Peroneal Muscle and Tendon Injury and Overuse Explained

Peroneal Muscle and Tendon Injury and Overuse Explained


Hi guys, I’m Peter. I’m one of the sports
podiatrists from Shoes Feet Gear. Today we’re talking about peroneal muscles and tendons. These are the muscles on the outside of the leg here that stop your
foot rolling out. They can get overworked and cramp up, or injured, or tendon
strains. So, we’ll start off with the anatomy. First thing we’ve got is the
peroneal brevis muscle that runs down through here, joins on to a little tendon
through here, that wraps around the outside of the ankle and then joins on
to this lump of bone on the outside of your foot here. This little muscle is
one of the ones that works to stop your foot rolling out. The second one is the
peroneal longus which joins up right up here on the outside at the top of the
fibula bone. It comes down over the top and it joins on to a second tendon that
runs through the same spot. But, it actually wraps around underneath your
foot. On the outside of your foot you’ve got this little square cuboid bone, it’s
a little cube, it’s got a little groove there for that tendon to wrap down
around and underneath your foot. This cuboid bone sits through this area
here and that tendon uses that cuboid bone as a little pulley. So, when these
muscles and tendons work really hard, we can get overuse and cramping through
these muscles on the outside when you’re running. We can get strains through the
tendons, especially if we’re doing some uneven ground work, or we’re pushing
pretty hard, or we roll our ankle. We can strain and tear these tendons. Or, this
cuboid bone can get lots of pulling on it and aggravation and we get a dull
cuboid syndrome type pain through there. The main reason these guys overwork
with running and things like that is if foot is toeing off laterally and spilling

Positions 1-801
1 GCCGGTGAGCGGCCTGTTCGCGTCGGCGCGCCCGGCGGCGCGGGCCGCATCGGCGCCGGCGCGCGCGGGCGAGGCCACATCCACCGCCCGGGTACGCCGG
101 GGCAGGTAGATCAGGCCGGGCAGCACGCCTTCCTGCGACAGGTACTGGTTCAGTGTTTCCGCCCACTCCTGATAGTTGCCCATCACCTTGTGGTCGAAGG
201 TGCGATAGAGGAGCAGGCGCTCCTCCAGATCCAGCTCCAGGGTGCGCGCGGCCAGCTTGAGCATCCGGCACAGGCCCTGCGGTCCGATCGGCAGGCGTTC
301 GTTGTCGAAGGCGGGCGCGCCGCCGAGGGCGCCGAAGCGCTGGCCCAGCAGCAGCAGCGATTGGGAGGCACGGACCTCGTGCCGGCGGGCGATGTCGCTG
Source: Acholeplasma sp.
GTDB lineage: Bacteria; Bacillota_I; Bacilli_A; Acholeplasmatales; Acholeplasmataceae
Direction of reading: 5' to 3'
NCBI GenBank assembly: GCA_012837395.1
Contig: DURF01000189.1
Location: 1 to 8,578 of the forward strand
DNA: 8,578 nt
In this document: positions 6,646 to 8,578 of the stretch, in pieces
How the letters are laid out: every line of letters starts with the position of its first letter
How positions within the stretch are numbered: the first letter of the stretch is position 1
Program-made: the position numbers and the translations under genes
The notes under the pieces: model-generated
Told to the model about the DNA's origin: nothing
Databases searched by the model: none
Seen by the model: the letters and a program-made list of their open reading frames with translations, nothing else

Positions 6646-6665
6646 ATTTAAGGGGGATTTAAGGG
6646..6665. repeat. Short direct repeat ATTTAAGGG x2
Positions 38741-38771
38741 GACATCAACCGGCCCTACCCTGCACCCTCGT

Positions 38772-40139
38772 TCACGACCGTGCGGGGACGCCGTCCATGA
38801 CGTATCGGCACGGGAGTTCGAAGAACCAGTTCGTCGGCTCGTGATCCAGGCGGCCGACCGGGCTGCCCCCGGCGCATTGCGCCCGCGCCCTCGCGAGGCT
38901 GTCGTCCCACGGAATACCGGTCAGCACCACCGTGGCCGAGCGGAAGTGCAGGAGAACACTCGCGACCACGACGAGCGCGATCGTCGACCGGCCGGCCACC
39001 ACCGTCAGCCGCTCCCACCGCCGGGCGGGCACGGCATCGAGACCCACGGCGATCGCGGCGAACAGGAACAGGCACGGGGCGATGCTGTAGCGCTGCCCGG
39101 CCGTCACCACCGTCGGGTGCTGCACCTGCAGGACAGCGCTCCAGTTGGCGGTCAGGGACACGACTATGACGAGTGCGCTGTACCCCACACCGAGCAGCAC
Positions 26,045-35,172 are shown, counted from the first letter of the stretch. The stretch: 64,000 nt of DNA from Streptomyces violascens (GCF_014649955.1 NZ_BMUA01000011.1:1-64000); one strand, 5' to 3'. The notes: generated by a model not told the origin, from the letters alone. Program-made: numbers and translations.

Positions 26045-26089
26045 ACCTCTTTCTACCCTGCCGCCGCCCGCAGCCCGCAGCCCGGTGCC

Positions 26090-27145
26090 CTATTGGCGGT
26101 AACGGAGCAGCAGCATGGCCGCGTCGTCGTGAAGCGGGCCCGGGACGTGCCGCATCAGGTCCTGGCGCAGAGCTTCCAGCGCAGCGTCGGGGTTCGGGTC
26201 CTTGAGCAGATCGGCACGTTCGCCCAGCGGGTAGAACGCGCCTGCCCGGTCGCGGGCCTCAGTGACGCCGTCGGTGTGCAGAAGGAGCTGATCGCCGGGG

outwards, if our body weights heading outwards, these muscles have to work
really hard to bring you back and drive off nice and straight. These muscles are only really designed for changing directions. If you stand on uneven ground, change
direction, as a bit of a one-off movement to pull you back. If every step you take,
with tipping off, then these guys really overwork. People with high arches,
really high arch foot types, they’ll tend to roll off and roll out. The other
people are if this big toe is not working well, they might roll in
through the back of their foot with running, but as they go on to that big
toe, if this isn’t working correctly, that works like a stiff lever and causes feet
to roll out as well. So, if we need to get you tracking straighter, shoes with
support along the outside make a really big difference. We’re really looking
at the shape through here and making sure it’s got great contact along there to
stop you spilling out. That will really reduce the amount of work these guys
have to do and support that little cuboid bone. After that, we’ll use an
orthotic where we actually are tipping the front of your foot inwards. So, we
support the outside of your foot and change the angle onto the front of your
foot, so that as you push off, it tips your foot inwards. That has a
really amazing effect to reduce the workload through these guys. So, if you
have any pain or cramping or strains through the outside of your leg through
their, pop into Shoes Feet Gear in at Paddington.

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